One good thing is once a pup survives parvo, it has lifelong immunity.

If you are set on taking this pup, I would ask the breeder to hold it for 4 weeks after he/she has recovered from the parvo. That way you can be sure your pup doesn't have any lasting effects, like heart or brain damage.

That's a horrible situation and I'm very sorry, just try to calm down and take it one step at a time. You don't have to decide anything today, or tomorrow. This is an important decision and I'm sure you realize it's more important than surprising your kids at this point.

I do think maybe you should talk to a different vet, this is important enough that you'd want to get second and third opinions.
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post #7 of 44 (permalink) Old 11-28-2016, 05:10 PM Thread Starter
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Thank you, and I know to this breeder it isn't about the cost as she took them straight to her vet and all 6 are on the 4th day of quarantine care, IV treatment, etc... she said her vet is very honest, and probably wouldn't have even made an attempt unless he knew he could save all of them.

And the pictures make it even harder for me... we already have a little joy and so much time invested with the breeder communicating back and forth. sigh.....
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Originally Posted by stepkau View Post
Great looking pup! Hopefully she can make a full recovery. I don't have any Pravo experience to share but just an observation/opinion: you found yourself a quality breeder.. Some breeders might do a cost benefit analysis and quietly have the litter euthanized and removed from their website.. As you know already there are going to be costs associated with these pups now and possibly later down the road.. Also, your breeder is going to have difficulty finding GOOD homes for these pups.

Would I want to take home a puppy with Pravo or suggest it? Nope, but then again I don't have the cutest pictures ever of me and my puppy like you do..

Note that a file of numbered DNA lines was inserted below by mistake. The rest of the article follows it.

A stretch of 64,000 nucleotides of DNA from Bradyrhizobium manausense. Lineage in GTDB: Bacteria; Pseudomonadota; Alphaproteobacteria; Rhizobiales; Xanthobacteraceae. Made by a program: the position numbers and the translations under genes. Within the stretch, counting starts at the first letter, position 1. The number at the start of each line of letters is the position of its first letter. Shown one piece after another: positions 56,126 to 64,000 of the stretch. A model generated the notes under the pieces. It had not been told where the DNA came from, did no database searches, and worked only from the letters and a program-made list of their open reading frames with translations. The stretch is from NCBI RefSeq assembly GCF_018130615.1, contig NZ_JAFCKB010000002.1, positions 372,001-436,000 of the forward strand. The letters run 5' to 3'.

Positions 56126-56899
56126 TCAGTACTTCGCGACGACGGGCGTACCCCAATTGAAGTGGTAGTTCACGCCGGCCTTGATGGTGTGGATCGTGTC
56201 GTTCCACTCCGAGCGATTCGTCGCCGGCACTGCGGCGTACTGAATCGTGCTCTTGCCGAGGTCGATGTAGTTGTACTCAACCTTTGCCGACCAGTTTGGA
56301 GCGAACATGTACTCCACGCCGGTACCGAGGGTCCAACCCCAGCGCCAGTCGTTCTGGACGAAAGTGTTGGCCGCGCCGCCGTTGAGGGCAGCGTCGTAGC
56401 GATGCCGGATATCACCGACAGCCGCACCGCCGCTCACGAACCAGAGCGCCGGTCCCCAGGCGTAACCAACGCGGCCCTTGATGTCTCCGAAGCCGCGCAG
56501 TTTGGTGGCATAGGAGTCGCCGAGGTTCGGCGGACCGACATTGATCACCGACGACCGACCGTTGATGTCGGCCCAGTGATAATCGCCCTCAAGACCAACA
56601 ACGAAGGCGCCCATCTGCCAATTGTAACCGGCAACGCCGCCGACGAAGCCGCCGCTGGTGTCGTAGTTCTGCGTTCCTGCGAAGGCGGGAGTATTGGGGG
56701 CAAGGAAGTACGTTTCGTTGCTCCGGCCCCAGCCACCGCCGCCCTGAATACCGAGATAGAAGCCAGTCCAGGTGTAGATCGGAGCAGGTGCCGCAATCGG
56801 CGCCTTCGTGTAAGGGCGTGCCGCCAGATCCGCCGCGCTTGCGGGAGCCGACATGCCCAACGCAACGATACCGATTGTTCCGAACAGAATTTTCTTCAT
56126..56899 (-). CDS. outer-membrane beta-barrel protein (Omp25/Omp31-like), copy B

Not an easy decision, I wish you the best..
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post #8 of 44 (permalink) Old 11-28-2016, 05:50 PM
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I would not refuse the pup. What I would do is have the breeder hold on to the pup(since they already have a contaminated area) for about two weeks after its first solid normal stool and no vomiting. Doing it this way will not put any dogs in danger in your area or home. You can confirm this with a good vet. You don't bring anything home from the breeders other then the puppy.
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post #9 of 44 (permalink) Old 11-28-2016, 06:08 PM
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what a sad thing to happen especially during the holidays...
those puppies look amazing, would have been great if they never caught the virus and joined your family

if i were you, i would not take those dogs in....
just too much hassle and heartache

but it really must be miserable for the breeder
im assuming almost all other potential buyers cancelled their orders. what's gonna happen to the pups..... but that's not on the buyers, nor the breeder really
it's just misfortune...
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post #10 of 44 (permalink) Old 11-28-2016, 06:45 PM
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If the puppy survives, then it will need a home. If you are willing to give him a home, it will most likely be a great pet and companion for you.

Bleach kills parvo. Parvo will last on surfaces in your home (that are not bleached) for up to 2 years I think. Outside for 6 months. So, ask your vet for how long after the pup has recovered from parvo that the pup will shed the disease. Keep the puppy in a place where there are hard surfaces that can be washed with bleach/water. I think you have to put the bleach water down, for 10 minutes and then rinse. You can do this with your shoes as well.

If you have ever gone to a shelter, you might have brought parvo home. Parvo is nasty, but if dogs are vaccinated, they rarely get it -- adult dogs. It is hard on puppies. This is why a lot of breeders will not let people visit until after the puppy has had shots. But the first shots don't often work anyway, as the pup might be still under the dam's immunity. People will go puppy shopping, go to shelters and other breeders and then to the breeder, and if a breeder doesn't specifically ask you not to do this, then chances are someone did do this, and brought the parvo with them.

When you bring your puppy home, don't take him anywhere until he is unlikely to shed the disease. The disease is not shed by holding him, but through feces. So be militant about picking up and disinfecting, and you should be ok.